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Explained: Why interest rates aren’t falling

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Headline : Explained: Why interest rates aren’t falling

Details :

Context for the article:
Rate cuts by the RBI:
Why does RBI want lower interest rates?
  • Since February, India’s economic growth momentum has rapidly decelerated.
  • Projections of GDP growth rate have come down from roughly 7.2%-7.5% in February to 5.8%-6.0%.
  • There are two key problems in the economy – Consumption and Investment – and a lower interest rate regime is expected to help in resolving both.
  • To this end, RBI has been cutting repo rates, especially since overall retail inflation has been well within the RBI’s comfort zone of 4%.
Lower interest rates could revive consumption:
  • The main issue is that people are not consuming at a high enough rate.
  • Some economists argue that if banks reduce their lending rates, they would also have to reduce their deposit rates (the interest rate banks pay when we park our money with them in a savings bank deposits or a fixed deposit).
  • This, in turn, will incentivise people to save less and spend more.
Lower interest rates could revive private investment:
  • The other problem in the economy at present is that businesses are not investing in existing or new facilities.
  • Part of the reason is also that the interest rate charged on loans is quite high.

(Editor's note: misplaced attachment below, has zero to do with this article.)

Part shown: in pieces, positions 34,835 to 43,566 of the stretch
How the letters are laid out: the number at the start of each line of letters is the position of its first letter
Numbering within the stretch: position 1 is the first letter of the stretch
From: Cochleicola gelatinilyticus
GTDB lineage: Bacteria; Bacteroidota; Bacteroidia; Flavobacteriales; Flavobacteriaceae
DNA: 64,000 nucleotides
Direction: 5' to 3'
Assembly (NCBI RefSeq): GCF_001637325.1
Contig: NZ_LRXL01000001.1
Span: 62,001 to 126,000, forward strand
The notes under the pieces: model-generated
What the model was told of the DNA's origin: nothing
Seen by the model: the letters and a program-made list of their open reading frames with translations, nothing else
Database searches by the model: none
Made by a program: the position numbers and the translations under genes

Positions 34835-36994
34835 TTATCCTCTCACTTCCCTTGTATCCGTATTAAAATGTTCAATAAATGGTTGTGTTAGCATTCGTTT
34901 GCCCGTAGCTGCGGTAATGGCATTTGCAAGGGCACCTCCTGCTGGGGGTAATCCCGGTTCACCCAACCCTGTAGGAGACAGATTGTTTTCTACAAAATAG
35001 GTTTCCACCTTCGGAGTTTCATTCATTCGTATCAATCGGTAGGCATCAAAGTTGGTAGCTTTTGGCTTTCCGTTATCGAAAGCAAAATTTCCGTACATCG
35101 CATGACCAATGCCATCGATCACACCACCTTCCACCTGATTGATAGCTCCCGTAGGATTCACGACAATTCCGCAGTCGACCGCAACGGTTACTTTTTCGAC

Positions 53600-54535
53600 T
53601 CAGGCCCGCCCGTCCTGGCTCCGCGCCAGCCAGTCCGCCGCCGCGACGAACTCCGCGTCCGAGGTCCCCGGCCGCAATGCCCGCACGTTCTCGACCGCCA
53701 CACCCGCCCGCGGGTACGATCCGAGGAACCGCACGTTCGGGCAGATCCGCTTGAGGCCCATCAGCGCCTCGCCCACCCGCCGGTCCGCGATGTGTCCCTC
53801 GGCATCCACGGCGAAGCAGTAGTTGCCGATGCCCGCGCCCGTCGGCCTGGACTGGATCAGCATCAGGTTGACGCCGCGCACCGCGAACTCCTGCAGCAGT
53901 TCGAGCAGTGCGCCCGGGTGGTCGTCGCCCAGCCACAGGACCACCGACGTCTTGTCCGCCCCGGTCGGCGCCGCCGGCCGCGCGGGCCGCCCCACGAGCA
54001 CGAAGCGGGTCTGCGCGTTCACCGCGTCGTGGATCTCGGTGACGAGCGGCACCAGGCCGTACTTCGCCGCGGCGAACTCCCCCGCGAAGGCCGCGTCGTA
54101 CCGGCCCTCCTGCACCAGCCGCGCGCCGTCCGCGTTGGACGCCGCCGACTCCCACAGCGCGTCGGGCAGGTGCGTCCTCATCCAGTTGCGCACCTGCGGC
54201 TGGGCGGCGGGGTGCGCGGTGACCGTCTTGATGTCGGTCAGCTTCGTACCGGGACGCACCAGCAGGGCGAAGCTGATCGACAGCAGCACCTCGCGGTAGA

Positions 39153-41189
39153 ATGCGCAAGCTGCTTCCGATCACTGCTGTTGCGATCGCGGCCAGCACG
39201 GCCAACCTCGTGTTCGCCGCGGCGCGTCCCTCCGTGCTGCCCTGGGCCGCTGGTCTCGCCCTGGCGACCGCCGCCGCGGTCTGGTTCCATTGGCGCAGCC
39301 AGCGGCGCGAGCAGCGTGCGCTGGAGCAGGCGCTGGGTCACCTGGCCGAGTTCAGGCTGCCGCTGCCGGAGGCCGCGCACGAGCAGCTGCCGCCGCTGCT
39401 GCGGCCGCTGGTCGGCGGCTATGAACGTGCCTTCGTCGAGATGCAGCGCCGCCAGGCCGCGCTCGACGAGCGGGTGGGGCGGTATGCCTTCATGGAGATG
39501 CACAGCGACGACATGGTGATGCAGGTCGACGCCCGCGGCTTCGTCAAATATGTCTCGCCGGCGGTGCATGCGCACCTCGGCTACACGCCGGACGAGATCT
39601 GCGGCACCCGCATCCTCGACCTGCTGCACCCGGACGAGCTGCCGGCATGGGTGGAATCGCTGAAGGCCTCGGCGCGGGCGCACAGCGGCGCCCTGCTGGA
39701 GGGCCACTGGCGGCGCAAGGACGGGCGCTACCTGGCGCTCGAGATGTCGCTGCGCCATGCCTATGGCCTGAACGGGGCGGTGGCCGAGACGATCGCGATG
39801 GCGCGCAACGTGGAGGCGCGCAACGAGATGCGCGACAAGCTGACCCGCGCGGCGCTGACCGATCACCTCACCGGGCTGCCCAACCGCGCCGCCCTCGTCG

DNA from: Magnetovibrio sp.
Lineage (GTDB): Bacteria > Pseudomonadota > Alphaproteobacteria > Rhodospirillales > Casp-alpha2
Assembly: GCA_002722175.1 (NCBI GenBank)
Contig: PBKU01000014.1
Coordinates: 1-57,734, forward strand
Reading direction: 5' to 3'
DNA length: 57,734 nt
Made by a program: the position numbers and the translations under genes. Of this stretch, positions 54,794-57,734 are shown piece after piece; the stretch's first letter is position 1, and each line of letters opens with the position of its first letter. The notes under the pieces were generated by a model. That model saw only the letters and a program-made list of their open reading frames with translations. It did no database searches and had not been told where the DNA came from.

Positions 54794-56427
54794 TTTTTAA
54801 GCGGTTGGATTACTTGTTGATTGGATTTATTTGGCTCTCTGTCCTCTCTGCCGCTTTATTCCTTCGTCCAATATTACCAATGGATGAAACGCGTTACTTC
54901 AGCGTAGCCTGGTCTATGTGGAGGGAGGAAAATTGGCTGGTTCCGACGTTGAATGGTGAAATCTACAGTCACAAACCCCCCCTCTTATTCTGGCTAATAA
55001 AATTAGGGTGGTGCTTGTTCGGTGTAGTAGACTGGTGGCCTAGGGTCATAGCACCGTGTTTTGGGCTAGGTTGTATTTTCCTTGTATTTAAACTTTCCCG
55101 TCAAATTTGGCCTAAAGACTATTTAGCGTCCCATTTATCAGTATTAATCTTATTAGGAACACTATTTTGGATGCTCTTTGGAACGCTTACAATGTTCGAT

• If banks reduce the interest rates on loans, more businesses are likely to be enthused to borrow new loans for investment.
  • This is particularly relevant with the recent corporate tax rate cuts done in the hope that it will boost the corporate sector’s profitability and get it thinking of investing more.
 
The ‘transmission’ of rate cuts by RBI to the banking system is not happening:
To force transmission, RBI is linking bank lending rates to repo rate:
Only few banks have cut rates:
Why aren’t interest rates in the banking system coming down?
Difference between lending and deposit rates allows banks to function:
Banks can be profitable only if they cut deposit rates also:
Why are banks not reducing their deposit rates?
What hasn’t linking the lending rate to the repo rate worked?
Is this problem of weak transmission new?
Why doesn’t this happen in developed countries?
Section : Economics
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